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Meet Dena Taylor: Ask jazz vocalist, Dena Taylor, about turning 62 in October and the relevancy of her music in an age of youth and she'll first respond with one of the brightest smiles you could imagine. Then she'll shake her head and, most likely, respond that she hadn't counted on making it to 62 no less still making music. A jovial spirit with a contagious robust laugh is what you will find if you're fortunate enough to spend any time with her.
Dena spent twelve years abroad in the military, combining her years of service with a series of low-profile concert and event gigs. She also accepted invitations to sing with touring USO shows whenever it was compatible with her military schedule.
Taylor's road to success has been hard-won, even inspirational. Upon leaving the military, she found herself in a violent car accident that left her with a severe brain injury requiring a full two years to regain her ability to speak and walk again. And, since that time, she has also waged her own personal battle against breast cancer.
Having relocated to Central Florida, her pairings with some of the regions finest musicians resulted in her award winning CD, Round Midnight, made with Ron Teixeira, Ron Pirtle and Dave Dunscombe.
Now based in Austin Texas, she released her 2nd CD, Certitude, in March of 2010 including notables Grammy winner Redd Volkaert and Ernie Durawa. One of the tracks from this effort, Song for My Father, was rewarded with an IAIRA Certification of "International Top 100 Hit" shortly after its release.
In keeping with her philosophy that, "It's not enough for music to BE good, it also has to DO good!" Taylor lends her personal support to a number of causes that support others who have endured adversity or are in the midst of their challenges. Portions of all sales go to several charities she supports including Feeding America's Share a Meal and The Dog and Cat Cancer Fund (DCCF). Taylor lost her personal service dog, Sonny, to cancer several years back so DCCF is a very personal cause.
As for the new standards CD, The Nearness of You, released February 14, 2014, when asked about it an enormous grin breaks across her face and she can barely contain her enthusiasm! Guest artists include Grammy winner Redd Volkaert, Rick McRae, Ernie Durawa, David Chao and others.
Teachers and/or influences? I learned to love lyrics because of the folk music I listened to and learned the beauty of "notes" from opera. I have VERY broad musical tastes and I get something from everything I listen to.
I knew I wanted to be a musician when... I discovered that I could actually sing rather than just mouthing into my hairbrush pretending I could. My hairbrush microphone was fun but growing up and being able to really make music was delicious.
Your sound and approach to music: My sound is solid and without a lot of vocal gymnastics. My approach to the music I sing, regardless of the genre, is to find songs that I can inhabit. I want to feel them... happiness, anger, joy, sorrow, indifference, love, hate, longingI want them to be songs I can relate to since I think it allows me to be believable as the interpreter of those songs or atleast interpret them as they pertain to me!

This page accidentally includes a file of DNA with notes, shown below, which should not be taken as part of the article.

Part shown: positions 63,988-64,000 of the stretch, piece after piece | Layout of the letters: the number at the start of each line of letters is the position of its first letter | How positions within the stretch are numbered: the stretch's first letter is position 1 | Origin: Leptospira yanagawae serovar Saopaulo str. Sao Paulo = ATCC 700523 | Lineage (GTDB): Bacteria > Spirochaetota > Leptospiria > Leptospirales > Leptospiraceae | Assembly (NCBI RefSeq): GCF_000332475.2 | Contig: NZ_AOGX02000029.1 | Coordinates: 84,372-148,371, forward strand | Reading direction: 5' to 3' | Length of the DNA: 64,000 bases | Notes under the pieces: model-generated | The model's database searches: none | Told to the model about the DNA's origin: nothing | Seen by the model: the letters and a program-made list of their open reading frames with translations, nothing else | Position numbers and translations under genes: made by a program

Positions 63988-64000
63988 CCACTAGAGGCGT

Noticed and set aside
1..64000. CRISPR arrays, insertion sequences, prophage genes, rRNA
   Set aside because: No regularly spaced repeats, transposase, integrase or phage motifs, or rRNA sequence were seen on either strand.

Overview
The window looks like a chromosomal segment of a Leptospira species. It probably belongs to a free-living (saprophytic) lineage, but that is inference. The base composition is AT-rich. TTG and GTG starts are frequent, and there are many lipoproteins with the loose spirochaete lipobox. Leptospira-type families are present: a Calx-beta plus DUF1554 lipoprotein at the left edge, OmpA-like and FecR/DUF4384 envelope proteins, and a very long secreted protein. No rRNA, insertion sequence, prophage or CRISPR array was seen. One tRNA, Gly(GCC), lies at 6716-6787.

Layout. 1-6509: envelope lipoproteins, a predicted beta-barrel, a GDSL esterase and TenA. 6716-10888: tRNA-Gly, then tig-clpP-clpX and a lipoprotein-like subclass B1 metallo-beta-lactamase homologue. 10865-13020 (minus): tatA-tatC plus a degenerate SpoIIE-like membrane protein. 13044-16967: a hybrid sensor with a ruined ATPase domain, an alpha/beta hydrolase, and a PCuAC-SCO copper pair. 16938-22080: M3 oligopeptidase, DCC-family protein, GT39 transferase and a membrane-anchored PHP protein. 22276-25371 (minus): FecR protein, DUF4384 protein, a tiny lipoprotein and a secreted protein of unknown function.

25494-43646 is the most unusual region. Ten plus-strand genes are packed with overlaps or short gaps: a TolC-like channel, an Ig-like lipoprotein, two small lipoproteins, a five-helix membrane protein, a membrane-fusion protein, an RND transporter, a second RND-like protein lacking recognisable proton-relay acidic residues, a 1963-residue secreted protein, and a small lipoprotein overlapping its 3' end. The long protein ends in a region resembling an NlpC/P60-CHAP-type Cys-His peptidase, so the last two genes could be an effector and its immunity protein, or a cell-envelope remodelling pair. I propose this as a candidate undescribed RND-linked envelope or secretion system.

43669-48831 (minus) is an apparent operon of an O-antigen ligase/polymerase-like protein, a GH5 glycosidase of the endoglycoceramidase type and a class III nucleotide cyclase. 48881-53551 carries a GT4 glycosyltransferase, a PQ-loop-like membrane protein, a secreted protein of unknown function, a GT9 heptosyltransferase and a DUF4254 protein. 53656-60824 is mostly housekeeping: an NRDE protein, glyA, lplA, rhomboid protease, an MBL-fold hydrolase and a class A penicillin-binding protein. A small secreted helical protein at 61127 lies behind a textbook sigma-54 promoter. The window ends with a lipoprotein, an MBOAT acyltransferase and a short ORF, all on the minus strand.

Road story: Your best or worst experience: It would have to be a worst experience but best band memory. Dena & Company was performing at Lou's Blues Upstairs in Indiatlantic, Florida. This is a club where the 2nd floor overlooks the main floor. It's a great club on the beach and it's frequented by a great mix of people and there's ALWAYS motorcycles. Well, there we were performing and recording a live album right in the middle of the NCAA Basketball Playoffs so, quite regularly, the crowd would roar at the game and stomp their feet which, of course, made the floor vibrate. We were doing pretty well at staying on track until a biker incensed by the way the game was going... backed his massive Harley up to the double doors, had a couple friends hold the door open and filled Lou's Blues Upstairs with not only sound of a revving Harley but exhaust fumes. We all just looked at each other and fell over laughing. The sound engineer wasn't quite so amused, however, poor guy! We each kept a copy of the recording and we still fall apart when we listen to it. Up until his death several years ago, John Fitzgerald (our bassist) and I never could look at each other during subsequent gigs without breaking up.
Favorite venue: I don't have a specific venue that's a favorite but a "type." They are the small, intimate places that are reminiscent of a 40-esque jazz club where people come to sit close to each other, enjoying the ambiance of the room and letting the music and the musician be a part of their experience. As a vocalist, I love making that individual connection with the audience.
I love jazz because it mixes intellect and emotion in a very spontaneous way.
I was first exposed to jazz by liberating a Coltrane and a Pharoah Sanders record from a friend in NYC and listening to them over and over until I got it.
My advice to new listeners is you have to take the time to listen to some jazz tunes a number of times until it starts to make sense.